Pressure cooker, Sunday dinner
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Pressure Cooker Beef Carbonnade

Pressure Cooker Beef Carbonnade (Belgian Beef Stew)

Pressure Cooker Beef Carbonnade (Belgian Beef Stew)

Kenji Alt’s Pressure Cooker Caramelized Onions is a brilliant idea. He uses the sealed environment and high heat of a pressure cooker to caramelize onions without the risk of burning. Normally, caramelized onions are finicky – you have to stir constantly for 20 to 30 minutes. In the pressure cooker, it takes the same amount of time, but it’s hands-off; no stirring, just show up when the onions are done. 3

The moment I saw these onions, I thought about beef carbonnade – Belgian beef, beer, and caramelized onion stew. It was perfect – a first stage under pressure to caramelize the onions, then a second stage under pressure to cook the stew. Easy, right?

Um…the fates laughed at me when I said that.4 This recipe took a bunch of tries for me to get right. Now, all were pretty good – I had a lot of leftover beef stew for lunch, and enjoyed it – but I did learn a few things along the way:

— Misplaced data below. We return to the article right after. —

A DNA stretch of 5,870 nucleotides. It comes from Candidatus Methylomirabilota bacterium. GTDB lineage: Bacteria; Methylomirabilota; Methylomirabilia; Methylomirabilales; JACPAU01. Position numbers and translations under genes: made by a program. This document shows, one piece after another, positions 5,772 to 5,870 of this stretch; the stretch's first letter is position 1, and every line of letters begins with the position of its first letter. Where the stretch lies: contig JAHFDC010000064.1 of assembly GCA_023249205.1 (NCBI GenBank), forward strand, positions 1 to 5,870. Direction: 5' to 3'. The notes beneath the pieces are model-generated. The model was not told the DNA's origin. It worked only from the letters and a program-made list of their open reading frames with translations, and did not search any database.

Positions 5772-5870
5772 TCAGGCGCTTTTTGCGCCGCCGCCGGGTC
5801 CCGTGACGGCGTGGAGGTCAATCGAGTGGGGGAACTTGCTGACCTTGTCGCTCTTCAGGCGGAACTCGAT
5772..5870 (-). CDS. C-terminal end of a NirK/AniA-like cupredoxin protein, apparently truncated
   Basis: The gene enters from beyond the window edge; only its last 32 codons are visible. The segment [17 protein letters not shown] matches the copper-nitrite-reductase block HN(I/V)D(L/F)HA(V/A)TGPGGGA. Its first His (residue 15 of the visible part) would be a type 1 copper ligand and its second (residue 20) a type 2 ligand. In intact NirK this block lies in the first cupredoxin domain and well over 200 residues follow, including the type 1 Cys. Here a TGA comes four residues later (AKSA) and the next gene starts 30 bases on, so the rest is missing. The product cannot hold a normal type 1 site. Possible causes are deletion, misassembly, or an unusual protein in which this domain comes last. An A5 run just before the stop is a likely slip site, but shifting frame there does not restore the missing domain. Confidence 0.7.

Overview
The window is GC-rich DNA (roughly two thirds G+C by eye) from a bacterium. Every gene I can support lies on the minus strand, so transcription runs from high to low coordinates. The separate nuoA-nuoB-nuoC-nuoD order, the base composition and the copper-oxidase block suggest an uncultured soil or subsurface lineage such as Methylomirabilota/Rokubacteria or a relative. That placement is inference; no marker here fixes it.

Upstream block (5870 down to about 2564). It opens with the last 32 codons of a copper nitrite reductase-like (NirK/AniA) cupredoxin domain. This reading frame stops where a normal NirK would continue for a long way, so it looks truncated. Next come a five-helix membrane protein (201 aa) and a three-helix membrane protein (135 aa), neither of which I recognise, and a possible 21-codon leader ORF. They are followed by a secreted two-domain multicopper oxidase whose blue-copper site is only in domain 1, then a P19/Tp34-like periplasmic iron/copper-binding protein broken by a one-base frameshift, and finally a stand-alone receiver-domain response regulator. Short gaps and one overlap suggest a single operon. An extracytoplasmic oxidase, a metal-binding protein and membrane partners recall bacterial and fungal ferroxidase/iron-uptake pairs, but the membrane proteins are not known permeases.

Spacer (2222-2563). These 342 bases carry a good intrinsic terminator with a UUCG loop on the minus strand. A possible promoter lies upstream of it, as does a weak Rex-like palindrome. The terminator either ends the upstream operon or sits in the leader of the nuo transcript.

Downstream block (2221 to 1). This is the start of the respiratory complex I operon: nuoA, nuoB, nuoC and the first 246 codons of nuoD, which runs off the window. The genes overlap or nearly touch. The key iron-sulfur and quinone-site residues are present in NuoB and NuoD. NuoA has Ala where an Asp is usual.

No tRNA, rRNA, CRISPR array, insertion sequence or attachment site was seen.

• 2 pounds of onions needs a little extra water in my pressure cooker to build pressure before it overheats and the onions start to burn…but 3 pounds of onions release so much liquid that they don’t brown properly, and need an extra 20 minutes of simmering. In an Instant Pot, stick close to 2 pounds of onions, and add 1/4 cup of water to help get things started
  • Stirring flour into the stew is great for thickening, and traditional for the recipe – but can also overheat the cooker if it thickens the liquid up too quickly. (Like, if you try to add it to the pressure caramelizing onions.) I add a bottle of beer and a cup of chicken stock to the pot for the stew stage, to keep everything loose enough to come up to pressure.
  • This recipe traditionally has thin strips of beef; flat iron steak is the perfect cut for this. (To save money, substitute chuck roast – but it will require more knife work to get it into the required shape.)
  • Browning the beef. I tried this recipe without browning, with browning the whole flat iron steak and then slicing, and slicing first then browning the slices. They were all good, but the more browning, the better the flavor. I know browning batches of beef is annoying, and takes time, but it is worth it to build the flavor.

If you’re looking for a “ dump everything in the pot and pressure cook” weeknight meal, this is not the recipe for you. But, if you want to show off, this is a fantastic beef stew, made quicker and easier by the pressure cooker.